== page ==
Completed Project: Coupled Boundary Layer – Air Sea Transfer (CBLAST) Experiment

Home More Information Data

Upper Ocean Dynamics and Horizontal Variability
in Low Winds
Pilot 2001-2002

The CBLAST project is funded through the Office of Naval Reasearch

Pilot Program

During July 2001, Dr. Bob Weller, Dr. Mark Pritchard, and the WHOI UOP group participated in the CBLAST-Low pilot experiment south of Martha's Vineyard Island on the New England Shelf. The main stations and positions of moorings are shown in Fig 1.

The aims of the pilot study was to collect and evaluate preliminary hydrographic and meteorological data in the CBLAST-Low study area for provision and improvement of sampling methods, models and protocols prior to the main experiments. Tidal current meter data and sub-surface tide (pressure) gauges were used by Rutgers University in the development of a local tidal/circulation model.

The pilot experiment included the deployment of 2 ASIMET buoys and intensively instrumented sub-surface arrays. The SECNAV buoy deployed at the inshore site provided real time meteorological and hydrographic data via ORBCOM satellite telemetry from its ASIMET system and subsurface arrays via inductive modems and acoustic telemetry. A time series of the meteorological data is shown Fig 2.

The CBLAST buoy sited some 40 km offshore transmitted meteorological data via ARGOS satellite in near real time. An intensively instrumented subsurface array consisting of temperature (1 m vertical resolution), temperature and salinity (4 m vertical resolution) were used to measure scalar properties in the mixed layer. Two ADCPs, one Nortek 2 MHz looking up and a RDI 600 KHZ Workhorse looking down provided velocity data through the entire water column. Data will be assimilated and compared to 1-D model (PWP) results driven by the local meteorological forcing and air-sea flux measurements. The air-sea flux measurements computed using the TOGA-COARE V.2.6b algorithms from the two ASIMET systems will also be compared to Long EZ flux and IR data and other ship borne flux measurements made by AOPE during the pilot study period. Data will also be used to improve local meteorological models currently under development as part of the CBLAST-Low project.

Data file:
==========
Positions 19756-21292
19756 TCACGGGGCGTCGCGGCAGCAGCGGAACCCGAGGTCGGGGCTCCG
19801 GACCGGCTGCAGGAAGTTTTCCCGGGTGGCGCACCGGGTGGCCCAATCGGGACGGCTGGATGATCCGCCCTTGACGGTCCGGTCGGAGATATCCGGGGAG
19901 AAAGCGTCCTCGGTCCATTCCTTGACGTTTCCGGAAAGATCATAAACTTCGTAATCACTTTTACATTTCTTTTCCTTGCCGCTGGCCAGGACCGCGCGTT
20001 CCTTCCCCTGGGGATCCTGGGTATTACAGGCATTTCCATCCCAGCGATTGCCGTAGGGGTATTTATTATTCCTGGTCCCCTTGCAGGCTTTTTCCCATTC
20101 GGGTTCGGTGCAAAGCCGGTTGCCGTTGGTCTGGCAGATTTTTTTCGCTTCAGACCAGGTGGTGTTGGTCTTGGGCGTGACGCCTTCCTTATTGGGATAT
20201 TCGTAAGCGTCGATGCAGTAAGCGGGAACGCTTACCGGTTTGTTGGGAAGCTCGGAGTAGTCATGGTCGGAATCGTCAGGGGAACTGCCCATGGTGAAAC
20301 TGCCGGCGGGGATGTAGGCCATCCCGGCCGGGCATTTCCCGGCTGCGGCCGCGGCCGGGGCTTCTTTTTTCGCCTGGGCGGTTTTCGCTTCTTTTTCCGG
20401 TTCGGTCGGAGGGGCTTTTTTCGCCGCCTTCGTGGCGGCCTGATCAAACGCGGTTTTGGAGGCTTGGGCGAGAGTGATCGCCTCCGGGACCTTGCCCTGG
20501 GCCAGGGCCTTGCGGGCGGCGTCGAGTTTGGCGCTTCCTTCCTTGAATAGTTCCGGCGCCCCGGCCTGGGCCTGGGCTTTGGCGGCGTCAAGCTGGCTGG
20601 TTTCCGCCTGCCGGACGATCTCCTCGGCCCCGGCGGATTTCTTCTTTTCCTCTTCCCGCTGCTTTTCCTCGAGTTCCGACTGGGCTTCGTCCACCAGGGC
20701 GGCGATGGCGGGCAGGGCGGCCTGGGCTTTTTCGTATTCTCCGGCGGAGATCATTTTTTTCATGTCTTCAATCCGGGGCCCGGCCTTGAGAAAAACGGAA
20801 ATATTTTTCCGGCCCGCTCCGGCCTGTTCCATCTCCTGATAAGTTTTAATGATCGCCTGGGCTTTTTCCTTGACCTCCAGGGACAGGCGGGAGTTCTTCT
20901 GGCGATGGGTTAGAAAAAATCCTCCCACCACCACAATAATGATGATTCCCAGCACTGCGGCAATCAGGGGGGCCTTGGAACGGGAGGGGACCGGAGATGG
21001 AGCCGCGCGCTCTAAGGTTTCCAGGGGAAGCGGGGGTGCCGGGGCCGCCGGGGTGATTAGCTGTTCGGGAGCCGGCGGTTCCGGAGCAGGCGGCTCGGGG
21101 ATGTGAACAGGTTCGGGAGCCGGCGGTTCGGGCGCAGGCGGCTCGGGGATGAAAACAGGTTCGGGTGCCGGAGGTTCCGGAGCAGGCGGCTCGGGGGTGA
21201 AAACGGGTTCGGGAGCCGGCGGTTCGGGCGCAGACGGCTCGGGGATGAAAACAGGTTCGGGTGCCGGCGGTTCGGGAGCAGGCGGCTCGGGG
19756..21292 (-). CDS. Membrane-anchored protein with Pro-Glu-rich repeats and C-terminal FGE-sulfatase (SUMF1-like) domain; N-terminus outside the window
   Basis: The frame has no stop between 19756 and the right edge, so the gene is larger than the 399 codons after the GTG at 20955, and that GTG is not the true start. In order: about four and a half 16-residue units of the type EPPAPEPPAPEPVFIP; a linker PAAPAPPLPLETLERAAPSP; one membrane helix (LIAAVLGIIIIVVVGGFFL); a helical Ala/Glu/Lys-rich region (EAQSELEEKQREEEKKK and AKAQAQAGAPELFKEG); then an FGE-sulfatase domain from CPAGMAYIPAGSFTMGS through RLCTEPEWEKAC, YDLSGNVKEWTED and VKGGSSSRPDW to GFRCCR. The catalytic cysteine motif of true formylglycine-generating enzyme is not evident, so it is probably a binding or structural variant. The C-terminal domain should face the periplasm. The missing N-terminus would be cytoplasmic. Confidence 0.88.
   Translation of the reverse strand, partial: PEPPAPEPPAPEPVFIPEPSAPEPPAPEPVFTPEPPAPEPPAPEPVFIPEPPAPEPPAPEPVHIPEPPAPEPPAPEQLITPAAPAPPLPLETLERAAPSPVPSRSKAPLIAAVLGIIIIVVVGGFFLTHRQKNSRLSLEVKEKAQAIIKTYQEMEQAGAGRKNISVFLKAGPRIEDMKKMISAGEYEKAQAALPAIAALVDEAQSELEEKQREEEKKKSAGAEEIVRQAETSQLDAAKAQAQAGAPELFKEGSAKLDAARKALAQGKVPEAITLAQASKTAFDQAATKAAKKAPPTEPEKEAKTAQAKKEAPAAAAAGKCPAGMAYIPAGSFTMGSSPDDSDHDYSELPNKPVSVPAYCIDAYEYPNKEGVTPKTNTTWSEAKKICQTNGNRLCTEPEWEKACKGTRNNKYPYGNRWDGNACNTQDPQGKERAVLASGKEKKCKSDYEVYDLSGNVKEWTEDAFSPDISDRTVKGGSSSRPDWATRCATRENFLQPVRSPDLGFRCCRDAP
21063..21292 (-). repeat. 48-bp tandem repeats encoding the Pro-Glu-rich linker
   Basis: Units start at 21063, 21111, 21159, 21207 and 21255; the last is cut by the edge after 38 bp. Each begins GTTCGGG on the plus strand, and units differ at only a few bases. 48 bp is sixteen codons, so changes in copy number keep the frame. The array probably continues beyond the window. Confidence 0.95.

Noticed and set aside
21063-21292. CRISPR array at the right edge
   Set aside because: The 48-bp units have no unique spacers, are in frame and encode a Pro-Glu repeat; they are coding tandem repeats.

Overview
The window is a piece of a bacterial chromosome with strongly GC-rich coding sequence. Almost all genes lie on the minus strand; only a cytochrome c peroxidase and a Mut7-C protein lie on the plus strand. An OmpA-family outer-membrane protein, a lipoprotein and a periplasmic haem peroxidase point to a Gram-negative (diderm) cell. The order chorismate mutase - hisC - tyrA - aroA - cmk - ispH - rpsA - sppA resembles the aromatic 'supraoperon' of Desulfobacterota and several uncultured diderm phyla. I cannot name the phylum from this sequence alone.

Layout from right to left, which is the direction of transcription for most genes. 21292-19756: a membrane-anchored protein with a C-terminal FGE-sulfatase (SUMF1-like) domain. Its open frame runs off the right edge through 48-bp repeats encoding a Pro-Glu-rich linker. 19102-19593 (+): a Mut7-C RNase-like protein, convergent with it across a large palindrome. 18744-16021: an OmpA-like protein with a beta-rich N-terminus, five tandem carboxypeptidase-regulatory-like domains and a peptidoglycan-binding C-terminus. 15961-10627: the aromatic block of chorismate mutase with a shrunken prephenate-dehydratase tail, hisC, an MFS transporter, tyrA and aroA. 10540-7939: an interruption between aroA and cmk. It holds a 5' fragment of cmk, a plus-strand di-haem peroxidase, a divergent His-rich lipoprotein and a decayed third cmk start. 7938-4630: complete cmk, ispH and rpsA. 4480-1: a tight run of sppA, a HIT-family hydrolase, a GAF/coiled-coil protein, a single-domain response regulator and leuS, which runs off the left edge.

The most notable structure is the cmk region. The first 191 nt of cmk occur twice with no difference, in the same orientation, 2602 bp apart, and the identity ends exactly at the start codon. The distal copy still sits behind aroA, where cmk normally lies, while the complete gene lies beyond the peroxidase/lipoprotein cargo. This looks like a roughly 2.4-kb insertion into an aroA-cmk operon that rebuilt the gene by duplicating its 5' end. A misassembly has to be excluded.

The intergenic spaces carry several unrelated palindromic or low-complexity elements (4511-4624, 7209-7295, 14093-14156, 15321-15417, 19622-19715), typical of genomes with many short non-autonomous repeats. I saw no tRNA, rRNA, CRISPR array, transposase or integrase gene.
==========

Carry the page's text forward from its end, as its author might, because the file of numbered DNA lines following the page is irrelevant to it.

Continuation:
The deployment of a 3-D mooring designed to measure temperature and salinity in 3-D in the upper mixed layer, DRIFTAR experiment and CTD transects both along and across the shelf.

The conceptual image of the 3-D array is shown in Fig 3. Instrumentation of the array consisted of approximately 200 small autonomous, self logging temperature loggers (Onset Tidbits) set at a 5 minute sampling interval and accuracy of 0.1 degrees C. Additional Seabird SBE 37 Microcats and SBE 39s were attached to the array to provide higher frequency (10 second increments) measurements inside the array. A 1 MHz Nortek ADCP (20 m range, 0.2 m bins) provided information on the velocity field directly beneath the array. A photograph of the deployed net grid structure is shown in Fig 4, illustrating the symmetry of the mooring.

Preliminary Analysis

Preliminary analysis of data collected during a 5-day period appears very novel and encouraging. These measurements as far as we are aware, are the first simultaneous 3-D temperature time series measurements made in upper oceans mixed layer. The horizontal lags of the array ranged from about 8 to 200 m and had a vertical depth resolution of 2 m from the surface to 18 m. Fig 5 shows some preliminary results from simple 2-D OA mapping of the temperature anomalies observed in the array. The images indicate there are subtle temperature changes and the presence of evolving and degrading structures within the spatial and temporal constraints of the array. This analysis will eventually be extended to a full 3-D investigation and hopefully provide a unique physical perspective of processes responsible for the development / degradation, stratification / mixing in the upper ocean under low to moderate wind conditions and relatively low wind wave energetics.

CBLAST-LOW Oceanic Investigators

Principle Investigator: Robert A. Weller
Post-Doctoral Investigator: Mark Pritchard

Last updated: April 23, 2008